Dave Sands, former regional director of the ministry of agriculture, in British Columbia, Canada.
Why should people care about peri-urban agriculture?
FOR me, it’s agriculture. It just seems that the best farmland quite often is around the city. The city starts where the best climate is, and the flat land. In British Columbia, about 35 years ago the government realised we were burning up our best farmland and that’s when they stepped in and formed an agricultural land reserve.
It’s for the security of food production for future generations. With the cost of oil rising, shipping food will be very expensive. In Canada, 75 per cent of our food comes from the States. The Americans are burning up their prime farmland. We can’t rely on another country all the time to supply our food.
Can you explain how the land reserve works?
It’s only 5 per cent of the whole land base of the province. If you have a piece of land in the reserve and you want to subdivide it, there’s a special commission set up to oversee what’s good for agriculture. So if somebody said ‘I’m growing this crop and the market is down, I want my land out of the reserve so I can survive’, they say ‘I’m sorry, you either sell it as a farm or you ride it like everybody else’. The economics don’t come into it.
I bet the farmers didn’t like that, when it was brought in?
No. But when the farmers said ‘You’re locking us in’, that government made up a formula to make sure they got a fair return on their investment. For about seven years, they paid the farmers sometimes if the market went down, and it got them onside. What it was saying to the farmers was you’re giving up some rights for the good of the community therefore we’ll help you through it. And now, you get people buying in there, but they’re buying into the agricultural land reserve, they know what the law is. It’s very difficult now for them to chop up a piece of land.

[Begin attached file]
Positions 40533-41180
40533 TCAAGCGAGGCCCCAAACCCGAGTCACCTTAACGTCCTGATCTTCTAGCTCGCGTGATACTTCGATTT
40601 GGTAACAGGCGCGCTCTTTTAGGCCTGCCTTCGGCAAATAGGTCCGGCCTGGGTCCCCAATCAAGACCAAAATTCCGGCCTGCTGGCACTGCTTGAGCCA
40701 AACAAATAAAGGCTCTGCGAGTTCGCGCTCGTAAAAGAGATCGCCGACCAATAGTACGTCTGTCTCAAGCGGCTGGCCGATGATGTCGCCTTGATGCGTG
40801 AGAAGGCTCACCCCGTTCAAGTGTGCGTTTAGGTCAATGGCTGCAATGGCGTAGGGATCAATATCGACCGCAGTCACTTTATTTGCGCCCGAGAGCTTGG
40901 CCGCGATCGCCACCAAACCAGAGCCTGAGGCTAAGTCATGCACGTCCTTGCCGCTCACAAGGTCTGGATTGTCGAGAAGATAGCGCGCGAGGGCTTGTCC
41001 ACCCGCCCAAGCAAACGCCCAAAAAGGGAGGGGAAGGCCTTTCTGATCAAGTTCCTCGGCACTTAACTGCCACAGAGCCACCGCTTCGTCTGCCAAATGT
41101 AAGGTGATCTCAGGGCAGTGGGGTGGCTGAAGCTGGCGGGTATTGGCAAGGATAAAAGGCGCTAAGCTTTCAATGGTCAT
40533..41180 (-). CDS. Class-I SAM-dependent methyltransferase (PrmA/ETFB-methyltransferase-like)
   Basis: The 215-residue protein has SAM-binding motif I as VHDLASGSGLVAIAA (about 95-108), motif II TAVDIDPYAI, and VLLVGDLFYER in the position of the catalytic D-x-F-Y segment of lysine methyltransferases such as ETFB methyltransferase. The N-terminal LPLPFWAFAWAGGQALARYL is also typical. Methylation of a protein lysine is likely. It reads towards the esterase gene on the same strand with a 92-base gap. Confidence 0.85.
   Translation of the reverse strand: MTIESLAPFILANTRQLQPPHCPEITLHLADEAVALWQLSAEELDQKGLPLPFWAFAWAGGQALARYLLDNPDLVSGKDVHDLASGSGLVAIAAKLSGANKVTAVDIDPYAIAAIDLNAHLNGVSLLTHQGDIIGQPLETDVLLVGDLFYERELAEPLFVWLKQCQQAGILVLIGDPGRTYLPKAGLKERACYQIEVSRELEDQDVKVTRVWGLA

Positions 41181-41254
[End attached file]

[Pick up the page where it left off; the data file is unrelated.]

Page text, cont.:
The main question people always ask is ‘Where are you going to build your houses?’ But the first thing should be, ‘How are you going to feed the people?’ If it doesn’t affect your food to take that land, that’s fine. You have to reverse it – first tell us how you’re going to feed everyone. It seems so far off now, but it’s making plans for future, that’s the hardest thing sometimes to do, and that’s what we’ve done.
How does city fringe farming compare to urban agriculture?
People are talking about urban agriculture, but really it’s not agriculture – it’s gardening. Realistically, it would take thousands of these community gardens for one farm in our Fraser Valley. The answer is at the edge where that farmland is, and keeping those farmers farming.
Is this about thinking about the food system as a whole?
One thing about food is that everybody needs it. It’s one of those few things. A shortage of food would bother people. But the food system is taken for granted. We eat three times a day and we don’t ever think about it. It’s always there. For lots of people in the world it’s never there. But, for us, we’re so healthy and rich, we’re living at probably the best time we’ve ever had and nobody believes it’s going to end.
But the other thing is that now around the world, something happens in one country and everything falls. We haven’t ever been here before, there are 7 billion people and in 2040 we’re going to be 9 billion people. We’re struggling now and about one-third of the agricultural land has problems, and desertification is increasing.
Farmland and oil go hand in hand, because as oil becomes more and more expensive, we’re going to look around and say, ‘Well, let’s grow it here’. But we’re giving away thousands of acres we could have saved.
See a video of Dave Sands speaking about the agricultural reserve, at the On the Edge forum, run by Village Well.